By learning to walk well, with grace and poise, we are learning to help ourselves. We are not subjecting ourselves to accidents, clumsy movements, awkward appearances. We are more “quiet” and graceful. We are “smooth,” strong, and kind. We are becoming like those whose style and appearance we wanted to emulate. It is all showcased in how one walks.

In terms of our appearance and form, is the curve at the small of our back more straightened? Are our legs moving more directly under us as we move about, not pulling us along showing an awkward anxiousness? Are our arms more straight as they hang properly from our sides or are they bent at the elbows perhaps showing a conditioning to unnecessarily ward off any nonexistant harm that supposedly may come our way? Are our thoughts more benign? Are they happy thoughts? How we think of course shows up as how we act and how we carry ourselves.

Whether we are already a tall girl or boy, woman or man, short or medium build, stocky or thin, a lengthened spine, aligned neck, head balanced a top the squared shoulders tells others that we think of ourselves as supreme. We have to become our own best friend in order to acquire such supremacy but when you have a quiet confidence, you are regarded as royalty by others. Do not you afford others of such posture, grace and poise this prestige? Of course you do. Do yourself this same favor. Be kind to yourself and “have” yourself in this same, regal, wonderful way.

All of the changes for the better are too innumerable when taken one step at a time, except when we initially begin by doing absolutely nothing. Then, steps to change of the better can be accomplished. So much is corrected when we stop using our old habits to move about. Just by relaxing, standing balanced on both feet, by not using our muscles incorrectly to stand, we will initiate the process of properly standing, walking and then talking with others. Subtlety lengthening our bodies so the bones and muscles lay more properly, more gracefully atop those underneath, is as much a mental change as physical. These are the basic thought processes that are the daily thoughts for those who already have grace and poise as they move about. They are are simply using themselves better every moment of the day, better than those of us with poor posture.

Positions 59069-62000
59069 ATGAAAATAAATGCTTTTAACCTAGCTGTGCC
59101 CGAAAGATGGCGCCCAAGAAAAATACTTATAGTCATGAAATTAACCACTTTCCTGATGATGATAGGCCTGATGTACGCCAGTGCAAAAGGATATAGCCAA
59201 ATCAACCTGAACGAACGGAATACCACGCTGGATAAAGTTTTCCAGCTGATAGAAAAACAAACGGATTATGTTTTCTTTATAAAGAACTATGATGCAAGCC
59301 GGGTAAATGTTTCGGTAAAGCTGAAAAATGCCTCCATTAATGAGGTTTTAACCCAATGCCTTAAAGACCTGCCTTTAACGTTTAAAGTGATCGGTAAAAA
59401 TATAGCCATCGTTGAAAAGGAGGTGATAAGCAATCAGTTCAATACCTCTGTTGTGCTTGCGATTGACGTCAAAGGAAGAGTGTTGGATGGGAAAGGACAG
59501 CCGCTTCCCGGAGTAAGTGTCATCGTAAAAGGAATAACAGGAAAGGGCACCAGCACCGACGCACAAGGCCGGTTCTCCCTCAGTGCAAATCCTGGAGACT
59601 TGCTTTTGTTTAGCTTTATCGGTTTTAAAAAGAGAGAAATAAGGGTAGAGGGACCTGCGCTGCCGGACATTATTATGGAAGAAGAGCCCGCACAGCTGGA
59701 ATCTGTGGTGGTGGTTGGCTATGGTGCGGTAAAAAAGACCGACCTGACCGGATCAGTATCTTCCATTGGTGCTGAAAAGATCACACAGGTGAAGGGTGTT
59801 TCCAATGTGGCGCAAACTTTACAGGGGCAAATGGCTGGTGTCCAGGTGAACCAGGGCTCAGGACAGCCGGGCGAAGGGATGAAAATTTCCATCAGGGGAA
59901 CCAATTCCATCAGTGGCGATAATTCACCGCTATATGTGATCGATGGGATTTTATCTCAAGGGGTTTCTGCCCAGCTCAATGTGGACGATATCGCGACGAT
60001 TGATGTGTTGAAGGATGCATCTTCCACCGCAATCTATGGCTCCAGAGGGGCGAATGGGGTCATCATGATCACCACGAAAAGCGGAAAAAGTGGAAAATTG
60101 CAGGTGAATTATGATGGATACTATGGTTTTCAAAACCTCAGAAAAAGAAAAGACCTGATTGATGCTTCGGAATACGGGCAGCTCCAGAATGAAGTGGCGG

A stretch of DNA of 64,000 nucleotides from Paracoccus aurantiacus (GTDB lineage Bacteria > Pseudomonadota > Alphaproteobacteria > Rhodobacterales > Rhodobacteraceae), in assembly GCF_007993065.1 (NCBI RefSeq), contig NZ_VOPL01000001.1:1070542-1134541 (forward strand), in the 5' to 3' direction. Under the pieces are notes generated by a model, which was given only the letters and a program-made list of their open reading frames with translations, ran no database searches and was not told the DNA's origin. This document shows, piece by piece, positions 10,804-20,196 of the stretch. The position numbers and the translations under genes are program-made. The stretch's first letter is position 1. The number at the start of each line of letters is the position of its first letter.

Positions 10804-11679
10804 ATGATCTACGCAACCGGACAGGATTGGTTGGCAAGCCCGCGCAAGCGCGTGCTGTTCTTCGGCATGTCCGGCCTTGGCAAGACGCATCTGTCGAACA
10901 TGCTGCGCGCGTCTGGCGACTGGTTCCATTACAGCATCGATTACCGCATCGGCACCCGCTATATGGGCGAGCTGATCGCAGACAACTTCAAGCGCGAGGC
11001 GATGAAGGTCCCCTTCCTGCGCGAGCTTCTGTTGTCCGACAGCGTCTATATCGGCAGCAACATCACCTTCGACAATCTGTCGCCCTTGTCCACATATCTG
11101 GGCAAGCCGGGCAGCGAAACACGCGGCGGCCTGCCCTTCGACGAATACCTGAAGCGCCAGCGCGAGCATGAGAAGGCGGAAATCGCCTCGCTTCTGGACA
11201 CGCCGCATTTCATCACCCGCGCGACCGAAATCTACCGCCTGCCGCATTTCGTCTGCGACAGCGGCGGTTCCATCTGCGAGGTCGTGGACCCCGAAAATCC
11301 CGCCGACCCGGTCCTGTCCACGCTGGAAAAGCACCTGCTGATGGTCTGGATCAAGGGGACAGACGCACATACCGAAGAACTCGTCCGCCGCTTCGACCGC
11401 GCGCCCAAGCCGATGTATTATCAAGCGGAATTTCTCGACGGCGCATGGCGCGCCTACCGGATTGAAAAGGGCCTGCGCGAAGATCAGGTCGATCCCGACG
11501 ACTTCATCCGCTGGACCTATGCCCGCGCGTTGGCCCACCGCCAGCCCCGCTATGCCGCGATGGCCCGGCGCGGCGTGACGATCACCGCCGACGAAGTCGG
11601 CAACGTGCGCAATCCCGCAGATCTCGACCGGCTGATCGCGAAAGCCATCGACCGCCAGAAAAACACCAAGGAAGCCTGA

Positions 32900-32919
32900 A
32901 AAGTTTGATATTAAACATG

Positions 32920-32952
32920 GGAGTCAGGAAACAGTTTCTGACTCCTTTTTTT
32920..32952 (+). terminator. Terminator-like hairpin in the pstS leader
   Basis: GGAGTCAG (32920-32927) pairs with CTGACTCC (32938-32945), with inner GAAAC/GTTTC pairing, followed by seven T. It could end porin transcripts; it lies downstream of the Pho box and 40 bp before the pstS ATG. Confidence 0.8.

Walking well is the icing on the cake. You may view our body structure as the cake mix beneath. Yes, I bake. The icing is how we present ourselves as we walk. Walking well is just as important as how we talk with others. It is a form of communication. The term “body language” describes this correctly. It is a language interpreted by others who understand what you are saying. So, with your walk, say exactly what you want to say to others. Say what you want to say to those who you wish to engage with. Forget about relating with anyone who will take you away from where you want to go. Engage with only those who you really want to share your life with, or some time with. One more thing. Usually your walk will tell detractors that you are not receptors to their limited lifestyle (anymore). This newly learned unspoken language is remarkable, and brings to you a security that you’ve likely never experienced before. You are just going to have to accept that your world is changing for the better. Yes, it is unfortunate that you were not brought up to innately have this persona. Still, it is better to acquire this sense of prestige, and to enjoy it for the rest of your life, than to fall back and be just who you are now.

I finish by asking you to learn to walk well, walk with a quiet confidence. How you walk is who you are.